Australia records NO new coronavirus cases across the entire country as rest of world battles virus

Australia has once again become the envy of the world after recording zero local cases of coronavirus across the entire country in the past 24 hours.

There are still a handful of active cases lingering around the country, but they pale in comparison to the pandemic’s impact in places such as the US and the UK.  

Fears had recently escalated that a highly contagious UK strain of the virus would lead to more lockdowns after a Brisbane quarantine hotel cleaner tested positive.

Six people – four quarantining guests, a cleaner and her partner – contracted the mutant strain sparking concerns it may have been spread into other states but efficient contact tracing has forced any potential contacts into isolation. 

While thousands of potentially infected returning travellers arriving everyday, a strict hotel quarantine program has helped Australia fight the deadly pandemic with the country’s death toll sitting at just 909. 

On a day that saw no cases in Australia, the UK recorded its deadliest day yet with 1,564 confirmed fatalities, while the US had a record 4,327 deaths on Tuesday. 

Australia has once again become the envy of the world after recording zero local cases of coronavirus across the entire country in the past 24 hours (two girls hang out at St Kilda Beach in Melbourne this week)

A health care worker is seen testing people at a drive-through clinic in Brisbane

A health care worker is seen testing people at a drive-through clinic in Brisbane

Australia has nearly returned to normal after seeing infection rates drop dramatically (pictured friends have a drink in Melbourne)

Australia has nearly returned to normal after seeing infection rates drop dramatically (pictured friends have a drink in Melbourne)

After the record number in deaths, the British government’s top scientist warned Covid-19 deaths won’t fall for ‘some weeks’.

UK Department of Health figures show the daily laboratory-confirmed death toll has risen 50 per cent week-on-week, with data suggesting the total number of coronavirus victims – both suspected and confirmed – has now passed the 100,000 mark. 

Chief Scientific Adviser Sir Patrick Vallance said the high level of infections were only going to continue.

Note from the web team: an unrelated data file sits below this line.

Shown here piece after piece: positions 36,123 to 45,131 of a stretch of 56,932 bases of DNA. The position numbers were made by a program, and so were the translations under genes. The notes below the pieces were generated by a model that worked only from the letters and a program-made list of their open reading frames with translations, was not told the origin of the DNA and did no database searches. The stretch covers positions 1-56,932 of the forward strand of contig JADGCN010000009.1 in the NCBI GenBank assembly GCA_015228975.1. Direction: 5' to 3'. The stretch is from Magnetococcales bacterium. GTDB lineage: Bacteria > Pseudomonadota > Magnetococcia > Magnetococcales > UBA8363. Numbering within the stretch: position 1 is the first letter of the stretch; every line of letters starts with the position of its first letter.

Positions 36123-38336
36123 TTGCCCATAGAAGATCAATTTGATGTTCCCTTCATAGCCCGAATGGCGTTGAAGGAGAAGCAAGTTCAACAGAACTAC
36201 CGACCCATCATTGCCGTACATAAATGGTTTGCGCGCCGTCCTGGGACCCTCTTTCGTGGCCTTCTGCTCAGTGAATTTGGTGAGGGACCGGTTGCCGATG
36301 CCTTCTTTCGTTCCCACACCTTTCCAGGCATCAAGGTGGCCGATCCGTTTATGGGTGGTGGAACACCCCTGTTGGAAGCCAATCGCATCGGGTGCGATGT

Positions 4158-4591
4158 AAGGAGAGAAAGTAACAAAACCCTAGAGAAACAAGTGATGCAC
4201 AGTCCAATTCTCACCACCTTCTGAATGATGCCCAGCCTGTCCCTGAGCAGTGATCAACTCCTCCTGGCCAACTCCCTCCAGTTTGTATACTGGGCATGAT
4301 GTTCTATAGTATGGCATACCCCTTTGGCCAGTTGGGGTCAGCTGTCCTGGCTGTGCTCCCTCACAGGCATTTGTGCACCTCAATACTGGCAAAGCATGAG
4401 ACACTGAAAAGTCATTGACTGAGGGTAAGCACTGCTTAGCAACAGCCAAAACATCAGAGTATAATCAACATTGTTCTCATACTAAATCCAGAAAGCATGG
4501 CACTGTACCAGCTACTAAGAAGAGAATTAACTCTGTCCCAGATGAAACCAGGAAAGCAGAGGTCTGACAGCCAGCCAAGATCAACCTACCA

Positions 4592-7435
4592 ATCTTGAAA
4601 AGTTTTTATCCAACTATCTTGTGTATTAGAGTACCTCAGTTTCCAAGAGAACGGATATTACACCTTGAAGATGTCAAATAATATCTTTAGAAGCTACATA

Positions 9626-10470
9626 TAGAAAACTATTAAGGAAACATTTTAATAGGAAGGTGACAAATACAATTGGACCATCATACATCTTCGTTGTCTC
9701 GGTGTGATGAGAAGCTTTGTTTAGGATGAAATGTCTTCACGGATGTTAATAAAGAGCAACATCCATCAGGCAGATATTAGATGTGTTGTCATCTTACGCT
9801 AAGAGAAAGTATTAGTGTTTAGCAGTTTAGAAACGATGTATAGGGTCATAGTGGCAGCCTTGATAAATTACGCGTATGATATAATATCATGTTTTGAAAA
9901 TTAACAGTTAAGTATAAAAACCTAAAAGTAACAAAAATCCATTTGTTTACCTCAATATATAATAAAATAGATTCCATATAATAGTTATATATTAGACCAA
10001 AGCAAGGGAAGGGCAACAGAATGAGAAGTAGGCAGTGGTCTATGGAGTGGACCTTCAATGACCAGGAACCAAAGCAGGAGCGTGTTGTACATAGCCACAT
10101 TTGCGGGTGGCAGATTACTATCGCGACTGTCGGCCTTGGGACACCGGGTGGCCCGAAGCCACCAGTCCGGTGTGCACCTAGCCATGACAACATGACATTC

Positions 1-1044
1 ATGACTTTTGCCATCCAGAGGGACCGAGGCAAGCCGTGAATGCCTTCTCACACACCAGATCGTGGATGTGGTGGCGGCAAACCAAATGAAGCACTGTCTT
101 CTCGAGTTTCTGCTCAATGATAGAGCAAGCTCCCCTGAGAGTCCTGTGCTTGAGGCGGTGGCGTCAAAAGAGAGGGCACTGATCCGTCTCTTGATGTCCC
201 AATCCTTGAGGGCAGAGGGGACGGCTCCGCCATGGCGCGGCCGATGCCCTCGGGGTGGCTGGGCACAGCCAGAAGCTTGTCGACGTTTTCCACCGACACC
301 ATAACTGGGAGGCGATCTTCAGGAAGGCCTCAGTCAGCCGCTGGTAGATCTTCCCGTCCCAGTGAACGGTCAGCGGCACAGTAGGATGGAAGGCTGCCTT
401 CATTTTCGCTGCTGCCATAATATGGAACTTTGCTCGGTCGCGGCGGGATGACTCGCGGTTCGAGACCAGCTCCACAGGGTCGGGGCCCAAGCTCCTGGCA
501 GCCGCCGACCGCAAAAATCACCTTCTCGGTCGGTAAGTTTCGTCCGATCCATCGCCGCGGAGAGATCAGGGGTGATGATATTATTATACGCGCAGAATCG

‘It’s not going to come down quickly even if the measures that are in place now start to reduce the infection numbers,’ he said.   

‘So we’re in for a pretty grim period, I’m afraid.’

More than three million infections have been recorded in the UK as England, Northern Ireland, Scotland and Wales are thrown into a strict lockdown.

The rates of infections and deaths in the UK have grown with experts warning they will continue to increase

The rates of infections and deaths in the UK have grown with experts warning they will continue to increase

A man is seen walking through a quiet street in London on Wednesday during England's third lockdown

A man is seen walking through a quiet street in London on Wednesday during England’s third lockdown

A woman runs through the Brockwell park in London on Wednesday during England's strict lockdown amid the pandemic

A woman runs through the Brockwell park in London on Wednesday during England’s strict lockdown amid the pandemic

On a day that saw no cases in Australia, the UK recorded its deadliest day yet with 1,564 confirmed fatalities (pictured in London on Wednesday)

On a day that saw no cases in Australia, the UK recorded its deadliest day yet with 1,564 confirmed fatalities (pictured in London on Wednesday)

Meanwhile, in the US new homegrown ‘super-covid’ variants that are more infectious than the most common coronavirus types are spreading like wildfire in at least one state, Ohio scientists claim.